National Physical Fitness Award

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The National Physical Fitness Award/Assessment (NAPFA) Scheme is a test of physical fitness for Singaporeans as part of Singapore's Sports For Life programme. NAPFA was launched in January 1982 as a standardised assessment of overall fitness for the general population and to stimulate interest in physical fitness.[1]

Schools within Singapore's primary and secondary education system are required to participate in NAPFA award tests each year, in April for secondary schools and in August for primary schools respectively. It is one of the three criteria for banding for the Trim and Fit (TAF) Awards, other than the fitness index and the percentage of overweight students. Singaporeans studying within Singapore's tertiary education system, or those who have graduated from the education system are not required to participate, but are strongly encouraged to do so.

Despite the requirement for mandatory participation, failing to achieve at least a passing grade (E) usually does not carry any academic consequences for primary and secondary school students, although students are still strongly encouraged to pass. Exceptions include sports-based schools such as the Singapore Sports School, and might yield non-academic consequences, such as the requirement to further retake the tests or the required participation in the Trim and Fit programme.

A minimum of a silver grade allows Singaporean males who have reached the age of 18 to perform just 9-weeks of Basic Military Training (BMT) in their National Service (NS) period, instead of the usual 17-weeks if the silver grade is not attained.[2] Those without at least a NAPFA Silver have to undergo an extra eight-week Physical Training Phase (PTP) prior to their nine-week BMT. In addition, medically fit servicemen who have attained a silver grade enjoy a two-month exemption at the end of their full-time NS period because exemption from PTP would mean a reduction of two months of NS, making the entire NS shortened to one year and ten months.[3]

According to data from the Ministry of Education, the percentage of students passing NAPFA has been increasing steadily over the years, from 58% in 1992 to 74% in 1998, and further to 80% in 2007.[4]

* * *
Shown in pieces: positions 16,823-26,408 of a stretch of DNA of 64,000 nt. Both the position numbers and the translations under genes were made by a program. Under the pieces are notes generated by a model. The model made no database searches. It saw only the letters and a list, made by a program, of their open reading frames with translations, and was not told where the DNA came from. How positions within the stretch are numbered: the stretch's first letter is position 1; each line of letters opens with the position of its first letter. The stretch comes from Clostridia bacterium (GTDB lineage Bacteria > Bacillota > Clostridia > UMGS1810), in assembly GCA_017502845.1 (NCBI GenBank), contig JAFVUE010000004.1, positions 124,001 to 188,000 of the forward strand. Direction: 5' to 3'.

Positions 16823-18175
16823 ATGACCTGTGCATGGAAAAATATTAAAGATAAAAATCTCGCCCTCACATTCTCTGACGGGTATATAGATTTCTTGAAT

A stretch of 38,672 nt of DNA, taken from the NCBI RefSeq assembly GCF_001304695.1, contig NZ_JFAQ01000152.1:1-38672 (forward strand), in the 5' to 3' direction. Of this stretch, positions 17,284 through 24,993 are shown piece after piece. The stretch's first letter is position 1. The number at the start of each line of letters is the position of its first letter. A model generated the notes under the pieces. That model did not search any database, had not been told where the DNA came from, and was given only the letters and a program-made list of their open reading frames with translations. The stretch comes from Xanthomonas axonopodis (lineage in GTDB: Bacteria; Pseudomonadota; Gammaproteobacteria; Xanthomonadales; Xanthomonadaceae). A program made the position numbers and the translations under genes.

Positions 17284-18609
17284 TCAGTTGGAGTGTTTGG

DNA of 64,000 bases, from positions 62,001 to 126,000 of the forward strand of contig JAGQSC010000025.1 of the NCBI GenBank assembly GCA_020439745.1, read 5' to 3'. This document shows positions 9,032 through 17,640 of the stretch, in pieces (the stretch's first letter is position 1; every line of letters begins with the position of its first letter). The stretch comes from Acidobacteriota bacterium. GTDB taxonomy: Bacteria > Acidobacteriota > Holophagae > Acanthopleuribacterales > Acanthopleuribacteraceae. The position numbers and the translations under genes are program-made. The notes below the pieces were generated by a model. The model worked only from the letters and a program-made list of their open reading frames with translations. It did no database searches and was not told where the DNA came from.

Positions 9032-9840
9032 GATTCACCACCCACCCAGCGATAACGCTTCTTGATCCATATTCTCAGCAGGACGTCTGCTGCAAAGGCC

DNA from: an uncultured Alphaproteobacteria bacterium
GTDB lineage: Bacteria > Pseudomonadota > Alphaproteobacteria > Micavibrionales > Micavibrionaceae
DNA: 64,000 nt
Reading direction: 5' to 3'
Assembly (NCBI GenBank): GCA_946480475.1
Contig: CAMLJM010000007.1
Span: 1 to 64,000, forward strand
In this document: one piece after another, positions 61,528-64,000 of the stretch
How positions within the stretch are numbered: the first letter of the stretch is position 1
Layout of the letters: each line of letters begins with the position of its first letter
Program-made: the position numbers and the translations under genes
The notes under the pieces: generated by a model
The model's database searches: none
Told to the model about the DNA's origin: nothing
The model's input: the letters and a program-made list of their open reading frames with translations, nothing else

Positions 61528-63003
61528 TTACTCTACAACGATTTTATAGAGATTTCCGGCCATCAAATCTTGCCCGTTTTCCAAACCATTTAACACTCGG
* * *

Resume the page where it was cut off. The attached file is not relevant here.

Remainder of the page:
Testing[edit]

NAPFA involves a series of five stations and a 2.4-km Walk-Run (1.5-mile Walk-Run) for secondary school students or a 1.6-km Walk-Run (1-mile Walk-Run) for primary school students. All of the station tests are attempted on the same day, with a 2–5 minute rest period permitted between stations. Under certain circumstances, the Walk-Run item may be attempted on a different day, although sometimes a 2-week window limit is set.

The test items are:

  1. Sit-ups: Maximum in one minute
  2. Pull-ups (secondary schools)/Push-ups (ITE/Poly/JC/MI) (for males 15 years old and above): Maximum in half-a-minute
  3. Inclined Pull-ups (for females and males below 15 years old): Maximum in half-a-minute
  4. Sit-and-Reach: Maximum distance
  5. Shuttle Run: Minimum time for two laps of fixed distance
  6. 2.4-km Run (1.5-mile Run) [1.6-km Run (1-mile run) for primary schools]: Minimum time on firm and level surface

Performances are then compared to a chart and the grades from A to F for each test item. An A grade constitutes excellent performance and an E grade constitutes barely passing. On the other hand, an F grade is an alternate term that the participant has failed that test item.

There are points awarded for each station based on the grades that the participant gets for the particular station.

The points are then totalled up, resulting in either of three grades, the highest being Distinction. This grading system was introduced in 2014, replacing the earlier Gold-Silver-Bronze system.

References[edit]

  1. ^ Teo, Cheng Wee (2007-03-18), "Unfit", The Straits Times: L6 
  2. ^ Ministry of Defence, Singapore (2008), iPrepNS: NAPFA Test, retrieved 2008-08-15 
  3. ^ Teo, Chee Hean (2004-06-16), "Why NS stint can be shorter ...", The Straits Times: H2 
  4. ^ Tan, Judith (2008-07-01), "Today's NSmen – more fit but less tough?", The Straits Times: 1–2 

External links[edit]